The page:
1.059

3.690

Inhibitor of cell death response [PMID:23415677]

ZBTB16

1.039

3.621

 

HOPX

1.022

3.558

Controlling differentiation-dependent genes [PMID:20226564]

EGR3

0.999

3.477

 

ID4

0.986

3.436

Lack of the protein in parakeratotic cells at upper skin layer [PMID:21663940]

MNDA

0.968

3.369

 

HCLS1

0.947

3.297

 

SOX5

0.947

3.295

Genes coding SOX5 binding sites at the promoters were PC1 positive correlation (V$SOX5_01; q-value FDR ~ 0)

SOX21

0.937

3.261

Master regulator of hair shaft cuticle differentiation [PMID:19470461]

ETV7

0.928

3.227

 

POU3F1

0.920

3.200

Transactivator for FLG (a.k.a. profilaggrin; PC1 positive correlation, Local- FDR = 7.34 × 10-4; [PMID:10809764])

POU2F3

0.906

3.151

10-4; [PMID:10809764] & [PMID:7682011]); repressor for KRT14 (PC1 negative correlation, Local-FDR ~ 0; [PMID:11429405])

PC2 depicts the contrast between EKCs and HaCaTs

PC2 captured the second largest variation which mostly shows the contrast between HaCaTs and EKCs, with intermediate LKCs (Fig. 4). Three thousand nine hundred sixty nine genes correlated positively with PC2 and were thus expressed at higher level in EKCs (Additional file 9: Table S6), and six of the top 10 positively correlated genes were polyA+ RNA binding proteins (Table 4). In contrast, there were no negatively correlated genes that would appear upregulated in HaCaT, which may depend on the fact that HaCaTs and LKCs had less polyA+ RNA than EKCs (Fig. 2a). Accordingly, PC-GSEA towards PC2 revealed 23 positively correlating and only two negatively correlating gene sets (Table 5 and Additional file 10: Table S7). When we investigated associations in the correlating genes and the gene sets as an interpretation of PC2, we found that the PC2 explained the difference of G1/S-transition between the EKCs and HaCaTs both through negative and positive correlation. First, the genes that bear H3K27me3 in ES cells and have high-CpG-density promoter, showed negative correlation (i.e. upregulation in HaCaTs; MIKKELSEN_ES_HCP_WITH_H3K27ME3; q-value FDR ~ 0) [29]; the genes with H3K27me3 marks have actually been shown to be transcribed at G1/S- and S-phases in HaCaTs. Second, target genes of RB1, which is known to be negative regulator of the S-phase entry, showed positive correlation (i.e. upregulation in EKCs; EGUCHI_CELL_CYCLE_RB1_TARGETS, q-value FDR = 4.76 × 10−3) [30].
Table 4

Ten most positively correlated genes with PC2. Table is a subset of positively correlated genes with PC2, and the thick mark indicates if the gene codes polyA+ RNA binding protein (for full data, see Additional file 10: Table S6)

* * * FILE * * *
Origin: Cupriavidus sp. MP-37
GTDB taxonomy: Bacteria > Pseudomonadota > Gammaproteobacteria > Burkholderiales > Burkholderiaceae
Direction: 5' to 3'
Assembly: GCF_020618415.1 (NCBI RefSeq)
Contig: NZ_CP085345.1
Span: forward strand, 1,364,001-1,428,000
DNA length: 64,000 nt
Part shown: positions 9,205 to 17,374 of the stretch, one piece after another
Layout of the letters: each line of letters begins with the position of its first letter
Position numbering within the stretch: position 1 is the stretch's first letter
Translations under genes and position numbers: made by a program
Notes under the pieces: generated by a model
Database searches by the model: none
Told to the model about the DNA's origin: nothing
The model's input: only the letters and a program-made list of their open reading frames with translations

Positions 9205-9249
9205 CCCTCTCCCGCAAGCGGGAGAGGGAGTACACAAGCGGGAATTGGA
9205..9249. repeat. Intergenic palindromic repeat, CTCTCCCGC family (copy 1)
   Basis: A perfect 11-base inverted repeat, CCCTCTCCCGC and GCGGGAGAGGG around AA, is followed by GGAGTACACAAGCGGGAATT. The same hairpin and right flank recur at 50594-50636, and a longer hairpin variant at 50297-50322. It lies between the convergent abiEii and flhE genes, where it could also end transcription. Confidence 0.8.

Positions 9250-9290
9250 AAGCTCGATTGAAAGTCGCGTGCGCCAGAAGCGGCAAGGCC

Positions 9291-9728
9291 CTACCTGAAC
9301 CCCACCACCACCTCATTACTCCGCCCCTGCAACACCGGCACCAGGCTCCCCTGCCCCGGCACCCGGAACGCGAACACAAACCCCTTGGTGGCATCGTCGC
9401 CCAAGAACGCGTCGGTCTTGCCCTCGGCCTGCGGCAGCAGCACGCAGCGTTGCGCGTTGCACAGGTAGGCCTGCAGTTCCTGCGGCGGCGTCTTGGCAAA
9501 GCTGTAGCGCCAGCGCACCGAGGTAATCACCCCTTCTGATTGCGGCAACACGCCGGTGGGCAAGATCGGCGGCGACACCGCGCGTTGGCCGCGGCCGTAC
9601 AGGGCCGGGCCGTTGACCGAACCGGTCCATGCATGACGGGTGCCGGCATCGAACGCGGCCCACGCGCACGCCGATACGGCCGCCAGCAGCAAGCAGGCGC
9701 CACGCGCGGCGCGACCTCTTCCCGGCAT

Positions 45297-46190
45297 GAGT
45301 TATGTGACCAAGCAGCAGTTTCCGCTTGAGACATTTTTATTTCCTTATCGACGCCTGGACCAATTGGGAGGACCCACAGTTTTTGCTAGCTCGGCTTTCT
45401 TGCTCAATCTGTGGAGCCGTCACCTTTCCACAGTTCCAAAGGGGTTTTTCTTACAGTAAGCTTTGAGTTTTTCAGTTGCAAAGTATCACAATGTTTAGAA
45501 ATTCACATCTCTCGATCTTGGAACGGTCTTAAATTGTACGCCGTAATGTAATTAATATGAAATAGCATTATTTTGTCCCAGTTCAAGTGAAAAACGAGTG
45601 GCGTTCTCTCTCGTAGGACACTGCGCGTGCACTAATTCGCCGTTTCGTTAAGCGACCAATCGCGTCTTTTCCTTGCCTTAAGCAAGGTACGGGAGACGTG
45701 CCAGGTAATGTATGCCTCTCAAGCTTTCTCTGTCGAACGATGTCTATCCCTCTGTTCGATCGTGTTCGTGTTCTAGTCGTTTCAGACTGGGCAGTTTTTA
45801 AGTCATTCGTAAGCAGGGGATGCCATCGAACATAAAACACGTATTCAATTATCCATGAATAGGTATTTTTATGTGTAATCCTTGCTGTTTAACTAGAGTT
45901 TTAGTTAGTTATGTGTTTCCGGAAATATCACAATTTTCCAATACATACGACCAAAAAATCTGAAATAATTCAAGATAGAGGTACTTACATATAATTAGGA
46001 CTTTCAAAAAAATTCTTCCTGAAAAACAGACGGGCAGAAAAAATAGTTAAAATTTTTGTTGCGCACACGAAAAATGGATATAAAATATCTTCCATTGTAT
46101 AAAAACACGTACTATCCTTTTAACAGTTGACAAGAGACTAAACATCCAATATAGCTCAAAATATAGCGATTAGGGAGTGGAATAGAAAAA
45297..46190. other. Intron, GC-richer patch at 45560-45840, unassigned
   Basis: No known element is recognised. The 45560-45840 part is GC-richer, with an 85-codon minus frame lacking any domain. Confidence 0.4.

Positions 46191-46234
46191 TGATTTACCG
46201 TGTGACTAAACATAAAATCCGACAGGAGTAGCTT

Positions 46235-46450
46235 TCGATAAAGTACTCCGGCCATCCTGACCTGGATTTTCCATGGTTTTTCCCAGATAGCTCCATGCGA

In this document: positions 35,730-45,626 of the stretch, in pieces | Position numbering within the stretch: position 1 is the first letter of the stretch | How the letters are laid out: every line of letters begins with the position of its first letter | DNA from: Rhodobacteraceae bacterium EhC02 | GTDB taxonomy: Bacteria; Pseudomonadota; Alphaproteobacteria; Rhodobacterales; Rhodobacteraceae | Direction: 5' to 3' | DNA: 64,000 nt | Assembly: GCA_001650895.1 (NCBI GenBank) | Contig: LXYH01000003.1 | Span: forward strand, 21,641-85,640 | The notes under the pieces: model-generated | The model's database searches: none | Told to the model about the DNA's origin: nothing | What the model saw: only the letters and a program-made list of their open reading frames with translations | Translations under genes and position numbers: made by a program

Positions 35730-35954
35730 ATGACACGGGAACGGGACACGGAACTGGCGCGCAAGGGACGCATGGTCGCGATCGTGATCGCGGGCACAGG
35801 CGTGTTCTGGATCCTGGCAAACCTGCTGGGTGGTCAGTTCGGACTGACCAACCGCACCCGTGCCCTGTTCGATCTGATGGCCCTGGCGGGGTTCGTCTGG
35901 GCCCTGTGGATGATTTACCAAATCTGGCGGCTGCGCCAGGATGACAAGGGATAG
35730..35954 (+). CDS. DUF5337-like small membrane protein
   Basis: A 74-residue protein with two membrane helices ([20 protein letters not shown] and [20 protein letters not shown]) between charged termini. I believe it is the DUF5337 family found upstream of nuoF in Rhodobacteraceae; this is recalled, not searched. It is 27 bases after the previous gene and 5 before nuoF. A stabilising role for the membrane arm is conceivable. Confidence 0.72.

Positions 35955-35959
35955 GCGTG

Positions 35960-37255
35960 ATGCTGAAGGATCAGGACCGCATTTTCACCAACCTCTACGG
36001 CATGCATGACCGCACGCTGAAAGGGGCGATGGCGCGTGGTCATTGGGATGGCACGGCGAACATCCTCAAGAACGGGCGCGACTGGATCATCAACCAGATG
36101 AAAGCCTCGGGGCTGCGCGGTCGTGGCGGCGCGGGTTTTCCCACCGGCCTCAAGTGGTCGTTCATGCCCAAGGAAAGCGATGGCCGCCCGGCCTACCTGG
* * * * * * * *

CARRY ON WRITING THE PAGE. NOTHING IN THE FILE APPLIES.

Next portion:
Gene symbol

Score

Local FDR

polyA + RNA binding [PMID: 22658674]

HNRNPH1

0.855

0.00000

SCAF11

0.829

0.00002

HNRNPA3

0.823

0.00003

BCLAF1

0.802

0.00008

OXCT1

0.800

0.00008

ODF2L

0.798

0.00008

HNRNPAB

0.789

0.00010

PNN

0.788

0.00011

UBE2G2

0.787

0.00011

SPARC

0.787

0.00011

Table 5

Most significant gene sets enriched in PC2 correlating genes. (a) Table is a subset of gene sets (ten out of 23) significantly (FDR q-value < 1 %) enriched in PC2 positively correlating genes, which were upregulated in EKCs, by PC-GSEA (for full data, see Additional file 10: Table S7). (b) Table is gene sets significantly enriched in PC2 negatively correlating genes, which were upregulated in HaCaTs. SIZE is number of genes belonging the gene set. NES is normalized enrichment score

Name

SIZE

NES

FDR q-val

(a)

   

PUJANA_BRCA_CENTERED_NETWORK

117

1.909

0.00492

ZHANG_TLX_TARGETS_UP

89

1.875

0.00885

BURTON_ADIPOGENESIS_PEAK_AT_16H

40

1.873

0.00590

PUJANA_XPRSS_INT_NETWORK

168

1.869

0.00467

ZHANG_TLX_TARGETS_36HR_DN

185

1.868

0.00394

EGUCHI_CELL_CYCLE_RB1_TARGETS

23

1.856

0.00476

REACTOME_TRANSPORT_OF_MATURE_TRANSCRIPT_TO_CYTOPLASM

52

1.846

0.00436

ABRAMSON_INTERACT_WITH_AIRE

44

1.845

0.00394

GOLUB_ALL_VS_AML_UP

24

1.841

0.00383

ZHANG_TLX_TARGETS_60HR_DN

275

1.839

0.00374

(b)

   

MIKKELSEN_ES_HCP_WITH_H3K27ME3

35

2.441

0.00000

REACTOME_XENOBIOTICS

15

2.345

0.00851